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SSRS Report Items Calculation Tips and Tricks

SSRS Report Items Calculation Tips and Tricks

If you like or use FetchXML or math, you’ll like today’s post!

When creating a FetchXML SSRS report, applying mathematical calculations from the resulting textbox of an expression can sometimes be a quick way to retrieve values. For example, if you have multiple expressions and you are attempting to simply multiply or divide, instead of combining or in some instances recreating a huge new expression, you can use the actual textbox to perform these calculations instead!


Here are a few tips to calculate values:

1. Using the Report Items function will pull the value from an already calculated field and do the math without making additional expressions. Here is an example:


2. Report Items values can be Added, Subtracted, Multiplied, Divided, and more:


Remember to use parentheses to account for order of operations, as seen in the above screenshot.

3. When using Report Items to calculate values, there are some limitations:

  • SUM/Aggregate of Report Items (Textbox): This can be done, but in a limited capacity – currently you are able to pull the SUM of a textbox, however it needs to be placed in the header or footer. For this reason, remember to omit (SUM) from your expression!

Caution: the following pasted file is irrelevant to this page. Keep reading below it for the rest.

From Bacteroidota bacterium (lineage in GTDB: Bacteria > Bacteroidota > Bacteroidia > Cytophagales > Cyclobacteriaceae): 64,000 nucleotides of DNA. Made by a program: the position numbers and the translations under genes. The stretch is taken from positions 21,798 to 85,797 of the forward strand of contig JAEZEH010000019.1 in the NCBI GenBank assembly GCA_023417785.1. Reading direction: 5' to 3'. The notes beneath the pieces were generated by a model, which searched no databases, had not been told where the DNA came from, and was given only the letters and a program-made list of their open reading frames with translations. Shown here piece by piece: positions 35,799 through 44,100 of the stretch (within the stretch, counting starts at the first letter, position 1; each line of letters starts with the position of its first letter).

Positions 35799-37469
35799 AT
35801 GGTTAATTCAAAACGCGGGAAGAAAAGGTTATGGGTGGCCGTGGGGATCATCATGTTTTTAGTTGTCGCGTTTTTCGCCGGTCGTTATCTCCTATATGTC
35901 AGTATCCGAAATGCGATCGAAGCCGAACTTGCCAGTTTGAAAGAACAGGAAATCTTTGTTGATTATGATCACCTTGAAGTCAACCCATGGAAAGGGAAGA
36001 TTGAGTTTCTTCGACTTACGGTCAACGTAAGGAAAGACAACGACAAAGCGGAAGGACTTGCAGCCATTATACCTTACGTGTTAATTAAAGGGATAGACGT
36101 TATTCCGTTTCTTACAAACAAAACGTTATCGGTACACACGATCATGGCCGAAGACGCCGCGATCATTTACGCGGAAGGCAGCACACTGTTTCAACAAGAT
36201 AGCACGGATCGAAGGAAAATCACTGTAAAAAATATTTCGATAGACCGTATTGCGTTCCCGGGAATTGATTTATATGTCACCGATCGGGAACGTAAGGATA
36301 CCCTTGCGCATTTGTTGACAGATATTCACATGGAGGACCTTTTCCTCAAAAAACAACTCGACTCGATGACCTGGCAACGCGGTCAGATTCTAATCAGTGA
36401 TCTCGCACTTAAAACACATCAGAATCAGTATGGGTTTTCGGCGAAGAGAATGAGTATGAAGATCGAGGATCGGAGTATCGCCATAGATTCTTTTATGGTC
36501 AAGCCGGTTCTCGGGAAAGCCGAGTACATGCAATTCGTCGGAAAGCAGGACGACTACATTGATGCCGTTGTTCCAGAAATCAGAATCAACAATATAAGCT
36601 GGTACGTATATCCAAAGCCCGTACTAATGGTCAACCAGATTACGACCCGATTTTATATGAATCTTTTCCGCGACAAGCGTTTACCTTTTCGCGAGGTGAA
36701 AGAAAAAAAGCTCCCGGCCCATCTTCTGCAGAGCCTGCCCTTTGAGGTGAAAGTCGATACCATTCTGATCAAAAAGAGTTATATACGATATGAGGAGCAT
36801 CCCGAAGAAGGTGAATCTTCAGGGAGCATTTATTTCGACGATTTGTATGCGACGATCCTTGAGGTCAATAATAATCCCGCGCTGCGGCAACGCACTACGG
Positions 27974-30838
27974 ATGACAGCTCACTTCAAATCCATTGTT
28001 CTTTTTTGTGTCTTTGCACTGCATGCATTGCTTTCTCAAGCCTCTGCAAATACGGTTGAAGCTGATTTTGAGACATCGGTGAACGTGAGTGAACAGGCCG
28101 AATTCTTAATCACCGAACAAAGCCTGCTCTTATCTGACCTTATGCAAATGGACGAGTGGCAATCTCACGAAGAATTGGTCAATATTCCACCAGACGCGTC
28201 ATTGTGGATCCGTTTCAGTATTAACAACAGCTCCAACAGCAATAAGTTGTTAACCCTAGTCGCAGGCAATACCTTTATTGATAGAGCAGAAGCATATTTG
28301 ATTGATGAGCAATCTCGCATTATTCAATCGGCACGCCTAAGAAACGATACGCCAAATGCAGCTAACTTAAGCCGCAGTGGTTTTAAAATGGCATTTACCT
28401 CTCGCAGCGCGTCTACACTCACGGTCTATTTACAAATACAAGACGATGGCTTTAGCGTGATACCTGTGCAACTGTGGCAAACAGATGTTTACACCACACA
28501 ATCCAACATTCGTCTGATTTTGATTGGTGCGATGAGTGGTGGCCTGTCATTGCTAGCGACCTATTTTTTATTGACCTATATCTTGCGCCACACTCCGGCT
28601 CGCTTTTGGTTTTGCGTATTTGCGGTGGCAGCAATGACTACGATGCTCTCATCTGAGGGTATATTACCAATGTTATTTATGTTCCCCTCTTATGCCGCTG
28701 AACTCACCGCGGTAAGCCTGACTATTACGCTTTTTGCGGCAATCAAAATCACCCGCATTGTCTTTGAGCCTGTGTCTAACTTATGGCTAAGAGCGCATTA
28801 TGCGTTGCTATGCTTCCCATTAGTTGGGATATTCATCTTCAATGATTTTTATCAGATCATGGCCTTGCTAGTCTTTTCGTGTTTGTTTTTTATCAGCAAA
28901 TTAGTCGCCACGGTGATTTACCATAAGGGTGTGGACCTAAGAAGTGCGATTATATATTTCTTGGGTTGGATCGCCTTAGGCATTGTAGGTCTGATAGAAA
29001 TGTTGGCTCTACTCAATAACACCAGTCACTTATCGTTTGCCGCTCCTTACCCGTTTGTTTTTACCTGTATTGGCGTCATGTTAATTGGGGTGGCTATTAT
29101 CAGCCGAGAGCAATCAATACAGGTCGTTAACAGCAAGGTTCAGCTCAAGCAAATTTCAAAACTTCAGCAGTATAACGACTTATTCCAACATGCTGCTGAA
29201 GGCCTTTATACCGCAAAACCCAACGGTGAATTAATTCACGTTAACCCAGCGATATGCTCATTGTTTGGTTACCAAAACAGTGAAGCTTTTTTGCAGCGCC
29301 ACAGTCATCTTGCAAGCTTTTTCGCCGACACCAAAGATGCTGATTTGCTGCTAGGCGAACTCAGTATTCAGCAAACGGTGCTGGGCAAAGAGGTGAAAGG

• Calculating Report Items between two Tablix Datasets: When attempting to calculate values between two datasets, you may receive an error like this: The Value expression for the text box ‘Textbox198’ refers to the report item ‘Textbox194’. Report item expressions can only refer to other report items within the same grouping scope or a containing grouping scope.

This is a major limitation, but a way to work around this is to just make one large expression – typically pulling two datasets by using the =First function. Here’s an example:

=(CDec(Replace(First(Fields!field1.Value, "Dataset1"), "$", "")) +
CDec(Replace(First(Fields!field2.Value, "Dataset2"), "$", ""))

Adding the CDec function also assisted the values to be converted to a decimal – a frequent requirement with data, so it is recommended that you use it if you encounter an #Error. Also, adding the VAL function can assist with returning numbers as the appropriate type.

In conclusion, textbox field calculations can be a very powerful SSRS tool, allowing you to quickly perform opportunity cost/margin-type calculations on the fly. However, there are some serious limitations to account for. But, if you’re able to utilize them, textbox calculations are a great option!

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By Joe D365
Joe D365 is a Microsoft Dynamics 365 superhero who runs on pure Dynamics adrenaline. As the face of PowerObjects, Joe D365’s mission is to reveal innovative ways to use Dynamics 365 and bring the application to more businesses and organizations around the world.

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